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10-08-2013, 12:58 PM   #46
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I get the AA filter issue...pretty much..... and don't consider it any likely problem for shooting squirrels.

However, seeing Falc here, I do have a question that I haven't see addressed. Is the new metering system anything radically different? I don't understand how the color sensors work in this and also how this all ties in with the "better" WB...if it does?
A little bit in this area would be of great interest to me. The simpler the better....remember, I work with squirrels, some that are smarter than me!

Best Regards!

10-08-2013, 01:05 PM   #47
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QuoteOriginally posted by RobA_Oz Quote
I suspect it's aimed at those who want to avoid Moiré fringing in large-scale printing. The higher resolution means finer detail at high magnification, which is paradoxical, as the use of sensor shake will effectively reduce the resolution. I can't imagine that some complex algorithm will restore it, but we'll have to see what the output's like in reality, before passing judgment.
I do print large, 20x30 normally and larger, but my photograpy is not prone to Moire so I guess that's why I love so much the II-s.
10-08-2013, 01:59 PM   #48
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QuoteOriginally posted by Rupert Quote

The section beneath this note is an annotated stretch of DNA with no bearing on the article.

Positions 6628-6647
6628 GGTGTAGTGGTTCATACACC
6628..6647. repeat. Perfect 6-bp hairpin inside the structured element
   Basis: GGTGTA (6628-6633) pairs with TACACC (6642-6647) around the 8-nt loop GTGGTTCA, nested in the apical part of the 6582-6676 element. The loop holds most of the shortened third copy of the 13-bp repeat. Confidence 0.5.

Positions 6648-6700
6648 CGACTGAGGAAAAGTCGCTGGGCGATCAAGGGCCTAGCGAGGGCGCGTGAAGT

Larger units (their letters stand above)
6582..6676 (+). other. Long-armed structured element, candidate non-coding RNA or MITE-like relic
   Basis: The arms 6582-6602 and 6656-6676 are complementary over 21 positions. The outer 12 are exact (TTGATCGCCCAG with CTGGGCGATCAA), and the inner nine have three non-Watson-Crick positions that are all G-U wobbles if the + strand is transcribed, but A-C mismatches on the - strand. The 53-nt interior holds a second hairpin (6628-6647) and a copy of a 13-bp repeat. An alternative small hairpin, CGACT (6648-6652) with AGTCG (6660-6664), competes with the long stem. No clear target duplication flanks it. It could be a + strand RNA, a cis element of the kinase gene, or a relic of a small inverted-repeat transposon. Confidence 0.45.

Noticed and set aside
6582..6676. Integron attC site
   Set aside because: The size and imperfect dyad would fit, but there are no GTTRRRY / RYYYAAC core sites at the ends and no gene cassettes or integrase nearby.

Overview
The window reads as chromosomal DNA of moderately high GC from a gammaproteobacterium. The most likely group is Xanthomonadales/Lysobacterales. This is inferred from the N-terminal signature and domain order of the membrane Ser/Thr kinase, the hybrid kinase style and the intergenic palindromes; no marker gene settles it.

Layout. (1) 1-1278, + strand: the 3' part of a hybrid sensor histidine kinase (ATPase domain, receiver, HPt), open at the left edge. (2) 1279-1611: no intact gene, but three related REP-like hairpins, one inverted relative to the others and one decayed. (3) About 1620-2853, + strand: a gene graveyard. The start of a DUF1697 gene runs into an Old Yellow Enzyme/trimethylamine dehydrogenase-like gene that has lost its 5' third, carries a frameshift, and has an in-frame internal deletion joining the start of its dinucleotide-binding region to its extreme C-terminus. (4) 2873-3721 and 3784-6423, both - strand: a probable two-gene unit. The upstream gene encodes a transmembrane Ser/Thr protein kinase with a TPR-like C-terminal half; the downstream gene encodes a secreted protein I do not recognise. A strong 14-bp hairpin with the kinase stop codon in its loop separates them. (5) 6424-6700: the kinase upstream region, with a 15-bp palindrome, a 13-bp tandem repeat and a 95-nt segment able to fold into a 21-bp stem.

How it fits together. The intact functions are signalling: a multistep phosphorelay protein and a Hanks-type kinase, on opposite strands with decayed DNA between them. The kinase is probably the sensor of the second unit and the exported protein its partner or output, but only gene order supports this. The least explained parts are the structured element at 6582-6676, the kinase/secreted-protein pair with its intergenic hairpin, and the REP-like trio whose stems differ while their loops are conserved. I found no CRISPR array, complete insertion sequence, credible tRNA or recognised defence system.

seeing Falc here, I do have a question that I haven't see addressed. Is the new metering system anything radically different? I don't understand how the color sensors work in this and also how this all ties in with the "better" WB...if it does?
Ok, let me try then

Like the 91,000 dot RGB sensor in the Nikon D800 or D4, the 86,000 dot RGB sensor in the K-3 creates a secondary "live view" feed grabbed from the same image you see in the viewfinder, looking at the matte screen.

This secondary live feed is a very coarse 140 x 204 px color image. It is about the quality of many avatar icons or thumbs, i.e., it is just good enough to recognize what is photographed.

Therefore, it is possible to do a content analysis on images this size. I.e., look for sky, faces, snow, sand, lawn, water etc. Or shadow and sun. Allowing for smarter exposure and wb. Of course, there is a lot of magic involved in the firmware here and so, don't expect Nikon-level performance from day zero. Give Pentax a few firmware updates to fully exploit this piece of hardware.

Moreover, the prime task of said content analysis is to track the subject (3D tracking, no idea if the K-3 features it). Frame by frame, the firmware looks for the subject to be tracked (the point the AF.C locked on initially) and reports the image coordinate to the phase AF module which, in turn, determines if any of its AF points covers it. If yes, AF will be adjusted. If no, the AF stays idle (or uses prediction) until the subject moves back into the region covered by AF sensors. This enables the camera to track a subject even if It moves out of the AF area. In practice due to the low resolution, this works well if the tracked subject is well isolated against the background, e.g., by color.

Theoretically, the RGB metering sensor could have HD resolution and make most live view processing available to view finder mode.

Eventually, it will allow the camera to detect everyone's smile and trigger automatically. What a progress
10-08-2013, 02:56 PM   #49
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Can't wait for the manual... I'm waiting to see if you can include AA emulation strength withing the extended bracketing options.